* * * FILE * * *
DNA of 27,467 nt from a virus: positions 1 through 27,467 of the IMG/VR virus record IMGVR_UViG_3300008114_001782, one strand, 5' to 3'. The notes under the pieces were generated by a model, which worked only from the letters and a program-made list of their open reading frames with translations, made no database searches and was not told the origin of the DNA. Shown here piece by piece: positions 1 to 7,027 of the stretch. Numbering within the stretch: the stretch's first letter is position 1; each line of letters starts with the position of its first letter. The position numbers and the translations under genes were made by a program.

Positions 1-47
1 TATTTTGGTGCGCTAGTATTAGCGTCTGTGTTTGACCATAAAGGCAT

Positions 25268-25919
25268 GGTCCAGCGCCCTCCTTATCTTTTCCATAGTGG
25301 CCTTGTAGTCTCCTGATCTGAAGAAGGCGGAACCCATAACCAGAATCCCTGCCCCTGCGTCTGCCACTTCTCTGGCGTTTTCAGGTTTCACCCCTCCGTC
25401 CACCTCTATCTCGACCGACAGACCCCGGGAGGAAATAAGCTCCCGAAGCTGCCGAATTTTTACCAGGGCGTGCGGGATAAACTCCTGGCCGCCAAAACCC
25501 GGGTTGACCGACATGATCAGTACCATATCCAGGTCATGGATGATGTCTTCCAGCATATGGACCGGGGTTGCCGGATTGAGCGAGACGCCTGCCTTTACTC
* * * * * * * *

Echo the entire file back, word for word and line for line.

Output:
DNA of 27,467 nt from a virus: positions 1 through 27,467 of the IMG/VR virus record IMGVR_UViG_3300008114_001782, one strand, 5' to 3'. The notes under the pieces were generated by a model, which worked only from the letters and a program-made list of their open reading frames with translations, made no database searches and was not told the origin of the DNA. Shown here piece by piece: positions 1 to 7,027 of the stretch. Numbering within the stretch: the stretch's first letter is position 1; each line of letters starts with the position of its first letter. The position numbers and the translations under genes were made by a program.

Positions 1-47
1 TATTTTGGTGCGCTAGTATTAGCGTCTGTGTTTGACCATAAAGGCAT

Positions 25268-25919
25268 GGTCCAGCGCCCTCCTTATCTTTTCCATAGTGG
25301 CCTTGTAGTCTCCTGATCTGAAGAAGGCGGAACCCATAACCAGAATCCCTGCCCCTGCGTCTGCCACTTCTCTGGCGTTTTCAGGTTTCACCCCTCCGTC
25401 CACCTCTATCTCGACCGACAGACCCCGGGAGGAAATAAGCTCCCGAAGCTGCCGAATTTTTACCAGGGCGTGCGGGATAAACTCCTGGCCGCCAAAACCC
25501 GGGTTGACCGACATGATCAGTACCATATCCAGGTCATGGATGATGTCTTCCAGCATATGGACCGGGGTTGCCGGATTGAGCGAGACGCCTGCCTTTACTC